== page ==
Kurupt :: Tha Streetz Iz a Mutha :: Antra/Artemis
** RapReviews "Back to the Lab" series **
as reviewed by Pete T.

"Kurupt was a veteran of Long Beach's hip hop scene by 1999, a 26-year old who had already cemented a legacy for his contributions to the seminal albums "The Chronic" and "Doggystyle" and as one half of Tha Dogg Pound, whose 1995 debut "Dogg Food" served as a cornerstone of the Death Row discography and the larger g-funk movement. With Suge's label in his wake, he founded his own imprint through which to release his 1998 solo debut, the double-album "Kuruption!," with a disc each dedicated to his dual homes of Philadelphia and Long Beach. A year later "Tha Streetz Iz a Mutha" hit stores, and if the album cover portraying Kurupt sporting blue Chucks and a Dodgers cap wasn't an indication, it had both feet firmly planted in the West side despite a tracklist chock-full of star appearances from across the hip hop map. "

Lone Ninja :: Burnt Sector :: Holographic Pagoda Recordings
as reviewed by Louis 'Delicate Beats' Cloutier

"A strong Internet following is a strange phenomenon: persons can become famous in a field, yet be unknowns elsewhere. This can be said for underground Hip Hop champion MF Doom. After spending years reading about Hip Hop on my computer, it does seem to me that he is a "celebrity". Yet, I was very surprised when in 2004 he gained some actual mainstream fame for the critically acclaimed "Madvillainy".

MF Doom is so influential that even though he has never experienced any substantial commercial success, he has artists following in his footsteps. Lone Ninja is a case in point. Everything about his new LP "Burnt Sector" is reminiscent of Metal Fingers. He wears a sinister costume on his promotional pictures. He delivers monotonous flows filled with cryptic lyrics in all of his songs. Everything from MF Doom's blueprint is covered. "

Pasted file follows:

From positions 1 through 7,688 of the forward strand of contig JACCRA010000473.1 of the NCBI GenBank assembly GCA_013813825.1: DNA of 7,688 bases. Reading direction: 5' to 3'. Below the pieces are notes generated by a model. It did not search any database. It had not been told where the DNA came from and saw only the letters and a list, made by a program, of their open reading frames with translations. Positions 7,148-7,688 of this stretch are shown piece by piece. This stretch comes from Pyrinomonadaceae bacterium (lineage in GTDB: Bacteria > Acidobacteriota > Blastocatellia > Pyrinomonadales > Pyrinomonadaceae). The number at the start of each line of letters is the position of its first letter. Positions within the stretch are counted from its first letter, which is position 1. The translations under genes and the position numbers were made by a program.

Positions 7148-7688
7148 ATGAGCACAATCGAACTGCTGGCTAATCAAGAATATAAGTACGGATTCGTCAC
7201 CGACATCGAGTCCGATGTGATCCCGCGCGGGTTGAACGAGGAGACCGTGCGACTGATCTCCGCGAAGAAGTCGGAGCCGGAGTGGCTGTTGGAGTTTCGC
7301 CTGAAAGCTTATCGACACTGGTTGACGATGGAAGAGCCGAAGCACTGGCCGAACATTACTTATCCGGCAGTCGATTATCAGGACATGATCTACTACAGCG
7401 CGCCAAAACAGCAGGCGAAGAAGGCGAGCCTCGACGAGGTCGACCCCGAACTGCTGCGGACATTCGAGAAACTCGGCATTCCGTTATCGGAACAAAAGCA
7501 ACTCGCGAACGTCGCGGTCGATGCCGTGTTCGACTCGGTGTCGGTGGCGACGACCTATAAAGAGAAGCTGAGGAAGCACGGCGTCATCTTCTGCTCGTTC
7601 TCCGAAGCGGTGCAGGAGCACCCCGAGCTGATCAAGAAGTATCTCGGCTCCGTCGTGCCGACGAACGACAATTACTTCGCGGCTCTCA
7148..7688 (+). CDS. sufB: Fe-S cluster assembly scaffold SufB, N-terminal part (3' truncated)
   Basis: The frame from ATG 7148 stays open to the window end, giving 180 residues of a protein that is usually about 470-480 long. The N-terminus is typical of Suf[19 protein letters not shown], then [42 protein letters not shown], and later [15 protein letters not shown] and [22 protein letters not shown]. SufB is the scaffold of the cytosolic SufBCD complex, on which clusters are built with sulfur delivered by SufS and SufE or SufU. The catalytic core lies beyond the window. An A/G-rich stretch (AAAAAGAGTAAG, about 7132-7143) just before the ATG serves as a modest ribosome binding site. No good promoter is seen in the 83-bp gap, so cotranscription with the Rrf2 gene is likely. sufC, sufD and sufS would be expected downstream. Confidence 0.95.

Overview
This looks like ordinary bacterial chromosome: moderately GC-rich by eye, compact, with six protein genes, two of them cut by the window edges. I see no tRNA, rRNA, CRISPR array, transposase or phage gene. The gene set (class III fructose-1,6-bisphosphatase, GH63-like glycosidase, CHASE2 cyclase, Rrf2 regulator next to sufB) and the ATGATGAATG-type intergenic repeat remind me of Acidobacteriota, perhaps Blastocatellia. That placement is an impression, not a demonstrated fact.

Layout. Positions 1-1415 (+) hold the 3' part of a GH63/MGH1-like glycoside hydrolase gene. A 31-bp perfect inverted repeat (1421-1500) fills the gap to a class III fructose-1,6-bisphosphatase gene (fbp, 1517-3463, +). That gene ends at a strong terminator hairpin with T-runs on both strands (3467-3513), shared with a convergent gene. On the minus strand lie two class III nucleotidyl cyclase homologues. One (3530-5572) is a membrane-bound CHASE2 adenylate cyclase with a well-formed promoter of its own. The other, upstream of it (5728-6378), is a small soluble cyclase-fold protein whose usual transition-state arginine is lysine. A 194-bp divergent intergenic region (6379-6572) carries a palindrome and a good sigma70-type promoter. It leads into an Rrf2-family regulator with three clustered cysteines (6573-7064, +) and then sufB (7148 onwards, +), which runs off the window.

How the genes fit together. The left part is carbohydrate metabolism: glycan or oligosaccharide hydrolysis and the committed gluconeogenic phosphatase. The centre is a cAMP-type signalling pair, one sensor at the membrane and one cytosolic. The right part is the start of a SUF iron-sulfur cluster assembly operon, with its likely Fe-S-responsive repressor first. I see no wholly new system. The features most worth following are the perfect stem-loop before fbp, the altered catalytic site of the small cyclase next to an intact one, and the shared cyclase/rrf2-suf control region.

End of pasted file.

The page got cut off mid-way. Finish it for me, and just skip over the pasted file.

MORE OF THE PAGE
Lord Tariq & Peter Gunz :: Make it Reign :: Codeine/Columbia/Sony
** RapReviews "Back to the Lab" series **
as reviewed by Matt Jost

"Some years ago, on the occasion of reviewing a mixtape by his partner's son, this site wondered, 'Why on earth did Tariq leave Money Bo$$ Playas for them?' - them being 'the short-lived duo Lord Tariq & Peter Gunz.' Like it or not, some rap acts just don't get off the ground, as promising as their first steps are (and the Money Boss Players material that could be heard on mid-'90s mixtapes sure as hell was promising). But the Soundview projects crew wasn't Lord Tariq's only outlet in the first half of the '90s. He had been a member of the Bounce Squad, appearing on Doo Wop mixtapes, and was in a group named Gunrunnerz(/s), who on their '95 EP "Life and Death" also included Peter Gunz, a Bronx representative himself. Shortly after Lord Tariq began to draw further attention to himself with guest appearances, most notably on Real Live's "Real Live Shit (Remix)," "